If you focus on this one simple thing, the number of times you say "uhm" won't matter. In addition, if you focus on this one thing, your gestures and not knowing what to do with your hands won't matter. If you focus on this one thing, then the occasional loss of train of thought won't matter. In fact, if you focus on this one simple thing, you can break just about every rule that public speakers are supposed to abide by, and you will still win over your audience.
Enthusiasm and Energy is the Secret of Great Presenters
This one simple rule has transformed countless mediocre speakers into good speakers, scores of good speakers into great speakers, and numerous great speakers into world-class speakers.
This simple rule that can make or break a speaker is… ENTHUSIASM.
Enthusiasm Is a Choice.
That's right, if you have a little excitement in your talk and a spring in your step, people pay attention. Your audience will have just about as much excitement about your talk as you do, and no more. So, if you want to win over your audience, add a sparkle of enthusiasm.
One of my mentors told me that there are two rules to live by in the world of professional speakers. She said, "Rule number one is to never speak on a topic that you yourself are not enthusiastic about. Rule number two is that if you ever violate rule number one, fake it 'til you make it."
Frank Bettger in his book How I Raised Myself from Failure to Success in Selling said it a different way. He said, "If you act enthusiastic, then you'll be enthusiastic."
I like to explain it a little differently. In my experience, there is no such thing as a boring topic. There are only boring speakers. So, no matter what you are speaking about, your audience will never be more excited about it than you are.
Nervousness Can Actually Be Perceived as Enthusiasm.
For those of us who get nervous in front of groups, it's even easier. When we are nervous, we often cut out preambles and get right to the point. (We want to get it over with.) In addition, our rate of speech typically speeds up. We also tend to move around a lot more. In many cases, we may move our hands around more than normal. Well, when we are excited about something, we do the exact same things.
Years ago, when I was a sales manager, I was often amazed at the number of times that a brand new salesperson without a lot of product knowledge and absolutely no experience could close sale after sale while my more seasoned people were struggling. The more times I went on sales calls with these new people, the more I started to notice a pattern. New salespeople are often nervous. So when they walk into an office on a sales call, they tend to cut right to the chase. They also generally talk faster because they are afraid they'll forget something. They have a tough time sitting still because of the nervousness, so they move around a lot.
I noticed that these symptoms of nervousness worked to the advantage of these new salespeople. Their customers perceive the salespeople as being extremely enthusiastic about what they were selling. I would imagine that these potential buyers were saying things to themselves like, "If this person believes so much in this product, it must be good."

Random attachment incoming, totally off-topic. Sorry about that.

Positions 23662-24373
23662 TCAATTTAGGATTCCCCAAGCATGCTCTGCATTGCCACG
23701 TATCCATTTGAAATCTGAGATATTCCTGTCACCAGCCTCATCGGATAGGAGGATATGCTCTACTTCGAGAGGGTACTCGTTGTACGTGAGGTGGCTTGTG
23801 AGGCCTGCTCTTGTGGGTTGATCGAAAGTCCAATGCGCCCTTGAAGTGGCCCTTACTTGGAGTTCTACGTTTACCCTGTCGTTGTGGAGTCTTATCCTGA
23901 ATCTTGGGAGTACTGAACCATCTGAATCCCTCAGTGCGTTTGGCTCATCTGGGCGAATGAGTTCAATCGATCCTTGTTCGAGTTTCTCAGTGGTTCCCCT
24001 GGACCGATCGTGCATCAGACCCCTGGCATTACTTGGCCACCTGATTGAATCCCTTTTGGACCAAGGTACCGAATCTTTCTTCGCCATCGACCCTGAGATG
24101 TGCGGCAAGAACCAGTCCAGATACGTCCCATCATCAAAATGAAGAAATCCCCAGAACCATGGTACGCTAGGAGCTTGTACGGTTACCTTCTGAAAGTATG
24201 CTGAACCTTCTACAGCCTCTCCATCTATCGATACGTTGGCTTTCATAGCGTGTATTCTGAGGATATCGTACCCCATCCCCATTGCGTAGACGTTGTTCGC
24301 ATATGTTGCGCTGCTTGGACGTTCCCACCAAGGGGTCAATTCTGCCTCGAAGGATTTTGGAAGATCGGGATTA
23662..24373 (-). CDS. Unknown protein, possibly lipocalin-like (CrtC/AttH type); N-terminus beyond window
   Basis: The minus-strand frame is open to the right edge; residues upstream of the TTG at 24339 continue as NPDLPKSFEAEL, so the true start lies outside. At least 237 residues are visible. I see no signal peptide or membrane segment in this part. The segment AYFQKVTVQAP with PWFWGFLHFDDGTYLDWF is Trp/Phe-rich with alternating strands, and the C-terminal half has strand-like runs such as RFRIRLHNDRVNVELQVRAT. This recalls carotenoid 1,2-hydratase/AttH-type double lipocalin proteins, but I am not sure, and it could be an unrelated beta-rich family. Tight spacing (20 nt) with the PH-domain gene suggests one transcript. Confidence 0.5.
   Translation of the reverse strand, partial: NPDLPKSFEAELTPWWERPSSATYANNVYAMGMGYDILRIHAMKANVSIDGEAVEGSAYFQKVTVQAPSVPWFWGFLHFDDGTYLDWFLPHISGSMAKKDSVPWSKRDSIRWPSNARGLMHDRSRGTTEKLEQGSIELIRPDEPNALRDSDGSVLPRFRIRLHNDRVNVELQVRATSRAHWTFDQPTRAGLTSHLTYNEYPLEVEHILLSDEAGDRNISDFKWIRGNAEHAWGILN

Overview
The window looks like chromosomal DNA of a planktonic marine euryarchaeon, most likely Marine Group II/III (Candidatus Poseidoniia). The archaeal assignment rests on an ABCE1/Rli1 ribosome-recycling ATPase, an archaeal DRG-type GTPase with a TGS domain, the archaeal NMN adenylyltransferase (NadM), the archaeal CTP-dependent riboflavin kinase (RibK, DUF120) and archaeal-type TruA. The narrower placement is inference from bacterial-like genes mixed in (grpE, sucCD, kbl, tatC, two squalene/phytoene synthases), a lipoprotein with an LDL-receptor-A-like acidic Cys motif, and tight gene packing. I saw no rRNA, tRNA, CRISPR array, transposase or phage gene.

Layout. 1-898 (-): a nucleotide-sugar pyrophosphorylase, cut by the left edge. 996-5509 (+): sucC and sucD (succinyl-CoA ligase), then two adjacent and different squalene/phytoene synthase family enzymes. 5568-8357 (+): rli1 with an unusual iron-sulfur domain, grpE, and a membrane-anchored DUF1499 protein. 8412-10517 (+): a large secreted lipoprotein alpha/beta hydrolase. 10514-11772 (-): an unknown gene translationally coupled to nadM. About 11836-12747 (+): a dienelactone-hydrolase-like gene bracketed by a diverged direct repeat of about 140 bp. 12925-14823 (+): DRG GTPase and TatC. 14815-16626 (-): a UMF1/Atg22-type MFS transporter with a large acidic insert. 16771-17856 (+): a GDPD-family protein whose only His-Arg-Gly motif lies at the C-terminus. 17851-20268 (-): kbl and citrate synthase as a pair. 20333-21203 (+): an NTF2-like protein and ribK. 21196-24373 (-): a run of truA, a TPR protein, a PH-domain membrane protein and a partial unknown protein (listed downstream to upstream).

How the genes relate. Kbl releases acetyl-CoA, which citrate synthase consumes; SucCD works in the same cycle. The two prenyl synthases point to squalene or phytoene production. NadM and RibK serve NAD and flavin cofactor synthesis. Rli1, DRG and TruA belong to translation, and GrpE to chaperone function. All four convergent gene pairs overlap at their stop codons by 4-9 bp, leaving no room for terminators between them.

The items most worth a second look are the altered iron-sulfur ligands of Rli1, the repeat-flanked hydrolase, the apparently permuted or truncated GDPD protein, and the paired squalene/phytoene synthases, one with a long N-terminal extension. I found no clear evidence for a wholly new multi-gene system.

We as speakers can also use our nervousness to our advantage. When we turn that pent up nervousness into energy and enthusiasm, our audience can't help but be energized as well.
Five Turnkey Ways to Add Enthusiasm and Energy to Any Presentation
There are about five key things that a speaker can physically do at any time to insert energy into his or her presentation.
- Speed Up: Many people think that speaking fast is bad, but in reality, a person who speaks quickly is inserting energy and enthusiasm into his or her presentation. Walk faster, talk faster, and move faster.
- Increase Your Volume: Speak up just a little louder than normal, and you’ll get noticed. If you have a naturally quiet temperament, then you might need to stretch yourself to increase your volume.
- Move More: Move your feet more and gesture more to increase your energy. Most of us speak with our hands when we talk with someone one-on-one. Do the same thing in front of a group.
- Gesture Bigger: The bigger the room is, the more exaggerated your gestures will need to be. Small gestures portray timidity and shyness. Big gestures portray confidence and competence. Bigger gestures add enthusiasm.
- Change your Tone or Emphasis: When you come to a word or concept that is important, punch out the information with power. Place emphasis on important words. Place less emphasis or pause on concepts when appropriate.
Act Enthusiastic And You'll Be Enthusiastic
If you do any of these five things in your speech, you will be perceived as an above-average speaker. If you do all five of these things, your audience will LOVE YOU! Your enthusiasm as the speaker is what makes you exceptional. That is if your energy level is high! Act enthusiastic when you speak, and you will be enthusiastic.